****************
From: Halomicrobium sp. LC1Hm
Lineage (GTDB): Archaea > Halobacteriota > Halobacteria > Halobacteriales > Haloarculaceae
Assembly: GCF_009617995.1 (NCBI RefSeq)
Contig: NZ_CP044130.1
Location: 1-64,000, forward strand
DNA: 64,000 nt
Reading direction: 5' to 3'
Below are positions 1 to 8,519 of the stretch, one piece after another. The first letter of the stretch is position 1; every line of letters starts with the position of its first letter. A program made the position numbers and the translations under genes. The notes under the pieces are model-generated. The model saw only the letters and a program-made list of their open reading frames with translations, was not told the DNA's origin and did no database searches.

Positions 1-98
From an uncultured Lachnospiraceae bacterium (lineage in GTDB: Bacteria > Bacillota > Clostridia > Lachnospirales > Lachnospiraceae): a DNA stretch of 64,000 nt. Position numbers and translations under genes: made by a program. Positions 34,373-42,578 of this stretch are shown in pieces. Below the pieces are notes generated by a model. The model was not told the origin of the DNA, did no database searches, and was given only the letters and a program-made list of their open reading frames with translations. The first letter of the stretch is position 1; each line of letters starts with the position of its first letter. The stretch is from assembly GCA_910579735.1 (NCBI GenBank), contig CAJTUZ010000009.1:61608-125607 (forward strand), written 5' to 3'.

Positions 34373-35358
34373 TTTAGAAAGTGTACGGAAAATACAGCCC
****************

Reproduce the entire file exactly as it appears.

From: Halomicrobium sp. LC1Hm
Lineage (GTDB): Archaea > Halobacteriota > Halobacteria > Halobacteriales > Haloarculaceae
Assembly: GCF_009617995.1 (NCBI RefSeq)
Contig: NZ_CP044130.1
Location: 1-64,000, forward strand
DNA: 64,000 nt
Reading direction: 5' to 3'
Below are positions 1 to 8,519 of the stretch, one piece after another. The first letter of the stretch is position 1; every line of letters starts with the position of its first letter. A program made the position numbers and the translations under genes. The notes under the pieces are model-generated. The model saw only the letters and a program-made list of their open reading frames with translations, was not told the DNA's origin and did no database searches.

Positions 1-98
From an uncultured Lachnospiraceae bacterium (lineage in GTDB: Bacteria > Bacillota > Clostridia > Lachnospirales > Lachnospiraceae): a DNA stretch of 64,000 nt. Position numbers and translations under genes: made by a program. Positions 34,373-42,578 of this stretch are shown in pieces. Below the pieces are notes generated by a model. The model was not told the origin of the DNA, did no database searches, and was given only the letters and a program-made list of their open reading frames with translations. The first letter of the stretch is position 1; each line of letters starts with the position of its first letter. The stretch is from assembly GCA_910579735.1 (NCBI GenBank), contig CAJTUZ010000009.1:61608-125607 (forward strand), written 5' to 3'.

Positions 34373-35358
34373 TTTAGAAAGTGTACGGAAAATACAGCCC